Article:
Close this loophole for the public good
U.S. Senator Joe Manchin is no doubt happy with his new position as chairman of the Senate’s Energy Subcommittee on Public Lands, Forests & Mining.
Since the subcommittee oversees national mining policy and research as well as the use of public lands and wildlife refuges, Manchin is probably right where he wants to be. Like many West Virginia officials, he’s been critical of federal regulations that he sees as hurting the coal industry.
We hope he doesn’t throw the baby out with the bathwater, however, when it comes to environmental rules. The American public should come first, not coal interests. With his new assignment, one thing that Manchin might look into for the public good is the licensing of hard-rock mining on public lands.
The Government Accountability Office (GAO) reported in December that the companies that mine public lands for gold, copper and other minerals pay no royalties to the federal government. Ever since the General Mining Act of 1872, all they need to pay is $189 to register a claim and then $140 annually for renewal. Whatever gold, copper and minerals are extracted belong entirely to the mining concern.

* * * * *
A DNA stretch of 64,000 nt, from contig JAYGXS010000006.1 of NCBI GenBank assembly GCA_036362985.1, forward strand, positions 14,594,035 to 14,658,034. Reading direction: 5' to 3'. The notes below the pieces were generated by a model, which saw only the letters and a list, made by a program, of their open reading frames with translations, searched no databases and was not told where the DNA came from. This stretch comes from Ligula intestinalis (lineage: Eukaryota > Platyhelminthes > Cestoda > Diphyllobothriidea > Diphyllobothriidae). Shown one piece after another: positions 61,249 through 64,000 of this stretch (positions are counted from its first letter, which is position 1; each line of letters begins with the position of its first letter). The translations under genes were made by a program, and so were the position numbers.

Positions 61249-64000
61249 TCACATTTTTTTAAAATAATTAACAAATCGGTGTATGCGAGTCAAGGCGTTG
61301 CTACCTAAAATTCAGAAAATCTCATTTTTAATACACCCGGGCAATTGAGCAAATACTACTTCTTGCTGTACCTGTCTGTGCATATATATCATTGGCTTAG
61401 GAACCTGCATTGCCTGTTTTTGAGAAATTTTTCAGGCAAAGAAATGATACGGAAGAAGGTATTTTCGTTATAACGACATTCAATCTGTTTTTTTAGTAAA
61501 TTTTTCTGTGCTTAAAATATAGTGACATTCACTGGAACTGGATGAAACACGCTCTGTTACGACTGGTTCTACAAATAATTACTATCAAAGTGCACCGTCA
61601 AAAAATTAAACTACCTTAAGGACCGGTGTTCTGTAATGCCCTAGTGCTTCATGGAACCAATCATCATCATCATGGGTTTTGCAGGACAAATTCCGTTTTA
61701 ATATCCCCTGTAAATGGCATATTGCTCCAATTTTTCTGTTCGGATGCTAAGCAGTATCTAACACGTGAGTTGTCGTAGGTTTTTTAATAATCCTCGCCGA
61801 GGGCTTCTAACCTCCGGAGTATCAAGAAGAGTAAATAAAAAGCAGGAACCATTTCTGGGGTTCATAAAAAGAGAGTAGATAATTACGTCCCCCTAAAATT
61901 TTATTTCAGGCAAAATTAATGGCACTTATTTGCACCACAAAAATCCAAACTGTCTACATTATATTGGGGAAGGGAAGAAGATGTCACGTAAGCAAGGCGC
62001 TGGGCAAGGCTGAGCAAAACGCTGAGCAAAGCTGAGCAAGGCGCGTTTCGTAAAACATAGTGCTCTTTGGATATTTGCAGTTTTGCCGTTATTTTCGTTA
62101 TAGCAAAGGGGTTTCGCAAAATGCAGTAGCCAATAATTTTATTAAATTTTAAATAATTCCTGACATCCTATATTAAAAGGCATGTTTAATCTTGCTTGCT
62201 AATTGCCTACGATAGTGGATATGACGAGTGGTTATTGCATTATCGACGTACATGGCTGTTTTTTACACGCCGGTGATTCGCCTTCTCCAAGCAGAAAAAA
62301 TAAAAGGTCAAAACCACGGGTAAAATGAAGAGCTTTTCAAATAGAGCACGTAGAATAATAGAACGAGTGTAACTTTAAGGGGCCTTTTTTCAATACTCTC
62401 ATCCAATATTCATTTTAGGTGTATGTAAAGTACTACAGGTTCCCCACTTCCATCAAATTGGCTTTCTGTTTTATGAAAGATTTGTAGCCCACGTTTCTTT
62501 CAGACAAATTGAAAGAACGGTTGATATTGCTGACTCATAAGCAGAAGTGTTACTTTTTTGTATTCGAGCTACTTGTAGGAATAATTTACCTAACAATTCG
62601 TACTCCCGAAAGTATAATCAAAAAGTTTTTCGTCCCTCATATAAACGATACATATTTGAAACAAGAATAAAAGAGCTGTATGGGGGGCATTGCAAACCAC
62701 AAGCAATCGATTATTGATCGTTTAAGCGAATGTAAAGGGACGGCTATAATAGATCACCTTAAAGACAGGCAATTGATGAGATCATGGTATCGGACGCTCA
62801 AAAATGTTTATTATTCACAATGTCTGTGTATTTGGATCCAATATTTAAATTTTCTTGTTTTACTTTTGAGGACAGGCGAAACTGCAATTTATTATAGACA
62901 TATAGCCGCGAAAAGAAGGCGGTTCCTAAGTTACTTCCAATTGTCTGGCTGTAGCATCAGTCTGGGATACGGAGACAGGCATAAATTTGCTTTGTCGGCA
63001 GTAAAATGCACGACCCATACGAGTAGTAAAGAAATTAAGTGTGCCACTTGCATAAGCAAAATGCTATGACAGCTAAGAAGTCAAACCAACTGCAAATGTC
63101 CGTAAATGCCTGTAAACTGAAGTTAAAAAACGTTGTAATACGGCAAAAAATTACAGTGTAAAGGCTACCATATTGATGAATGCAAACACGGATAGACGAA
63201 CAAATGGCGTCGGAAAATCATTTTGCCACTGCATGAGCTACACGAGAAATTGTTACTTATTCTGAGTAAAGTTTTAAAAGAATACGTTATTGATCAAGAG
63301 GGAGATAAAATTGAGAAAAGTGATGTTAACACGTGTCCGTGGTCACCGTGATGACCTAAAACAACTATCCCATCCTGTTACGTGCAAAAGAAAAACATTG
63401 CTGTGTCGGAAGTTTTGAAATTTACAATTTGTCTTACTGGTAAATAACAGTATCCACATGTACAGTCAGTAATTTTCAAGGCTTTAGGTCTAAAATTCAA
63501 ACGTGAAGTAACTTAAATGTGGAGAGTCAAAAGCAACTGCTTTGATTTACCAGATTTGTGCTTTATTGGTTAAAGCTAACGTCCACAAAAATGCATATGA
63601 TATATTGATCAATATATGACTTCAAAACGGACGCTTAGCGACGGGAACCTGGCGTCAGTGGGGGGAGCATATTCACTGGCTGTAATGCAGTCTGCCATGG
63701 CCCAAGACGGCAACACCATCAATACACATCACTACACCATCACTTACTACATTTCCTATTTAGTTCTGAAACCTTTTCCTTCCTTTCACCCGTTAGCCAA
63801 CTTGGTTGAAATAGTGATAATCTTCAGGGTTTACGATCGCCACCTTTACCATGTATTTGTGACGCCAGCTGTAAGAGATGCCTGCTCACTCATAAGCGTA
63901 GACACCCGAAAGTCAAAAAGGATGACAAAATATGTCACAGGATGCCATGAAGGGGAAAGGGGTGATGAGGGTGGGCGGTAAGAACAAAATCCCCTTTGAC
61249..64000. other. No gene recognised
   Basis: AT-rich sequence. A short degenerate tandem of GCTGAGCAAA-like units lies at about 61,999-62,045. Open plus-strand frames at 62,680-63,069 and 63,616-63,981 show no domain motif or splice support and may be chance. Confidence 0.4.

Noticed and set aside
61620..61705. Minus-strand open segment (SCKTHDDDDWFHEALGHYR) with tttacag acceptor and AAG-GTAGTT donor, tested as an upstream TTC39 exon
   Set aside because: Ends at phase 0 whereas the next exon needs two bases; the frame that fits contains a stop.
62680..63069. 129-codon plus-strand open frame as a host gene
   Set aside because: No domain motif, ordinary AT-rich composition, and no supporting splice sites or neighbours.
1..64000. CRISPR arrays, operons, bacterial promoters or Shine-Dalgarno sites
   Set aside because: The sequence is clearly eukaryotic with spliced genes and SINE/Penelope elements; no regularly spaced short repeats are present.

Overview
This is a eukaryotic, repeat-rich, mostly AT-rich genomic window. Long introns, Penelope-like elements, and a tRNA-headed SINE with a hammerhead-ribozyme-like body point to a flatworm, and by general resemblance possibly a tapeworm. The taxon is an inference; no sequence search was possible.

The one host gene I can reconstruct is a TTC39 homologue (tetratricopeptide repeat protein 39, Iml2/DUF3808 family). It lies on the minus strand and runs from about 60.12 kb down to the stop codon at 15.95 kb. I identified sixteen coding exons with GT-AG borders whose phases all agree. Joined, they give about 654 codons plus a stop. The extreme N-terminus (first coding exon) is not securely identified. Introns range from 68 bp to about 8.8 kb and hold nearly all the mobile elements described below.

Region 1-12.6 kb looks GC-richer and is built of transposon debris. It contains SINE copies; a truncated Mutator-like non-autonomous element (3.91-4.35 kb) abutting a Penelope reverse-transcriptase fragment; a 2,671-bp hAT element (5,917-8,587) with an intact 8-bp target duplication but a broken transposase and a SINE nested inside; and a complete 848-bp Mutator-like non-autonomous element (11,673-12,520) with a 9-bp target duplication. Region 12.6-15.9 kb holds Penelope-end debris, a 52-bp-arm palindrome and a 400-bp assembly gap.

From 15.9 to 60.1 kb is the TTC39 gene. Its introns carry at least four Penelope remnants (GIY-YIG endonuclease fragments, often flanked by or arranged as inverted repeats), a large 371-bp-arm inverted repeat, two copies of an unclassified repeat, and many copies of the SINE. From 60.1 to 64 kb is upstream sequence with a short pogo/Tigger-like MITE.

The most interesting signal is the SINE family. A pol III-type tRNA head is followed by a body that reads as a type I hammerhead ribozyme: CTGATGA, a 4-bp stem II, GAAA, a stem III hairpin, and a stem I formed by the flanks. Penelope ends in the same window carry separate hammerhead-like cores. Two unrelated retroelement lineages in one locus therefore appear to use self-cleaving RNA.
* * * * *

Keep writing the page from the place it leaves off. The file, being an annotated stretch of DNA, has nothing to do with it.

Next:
Would you as a private landowner agree to such a giveaway? Probably not, if you understood what was happening. So, why should the government?
The same GAO report showed that the feds collected $11.4 billion last year from the extraction of oil, gas and coal on federal and Indian lands. Yet they don’t even know the value of the hard-rock minerals being mined since the companies aren’t required to report it.
When this was last debated 20 years ago, the U.S. Interior Department estimated the sale of these minerals at $6.41 billion, and metal prices were far lower then.
Way back in 1969, Interior Secretary Stewart Udall said updating the 1872 mining law was “the most important piece of unfinished business on the nation’s resource agenda.”
Since coal and natural gas are already paying royalties, Manchin has nothing to lose by forcing other industries to do the same. And the American people have much to gain in this age of federal budget woes.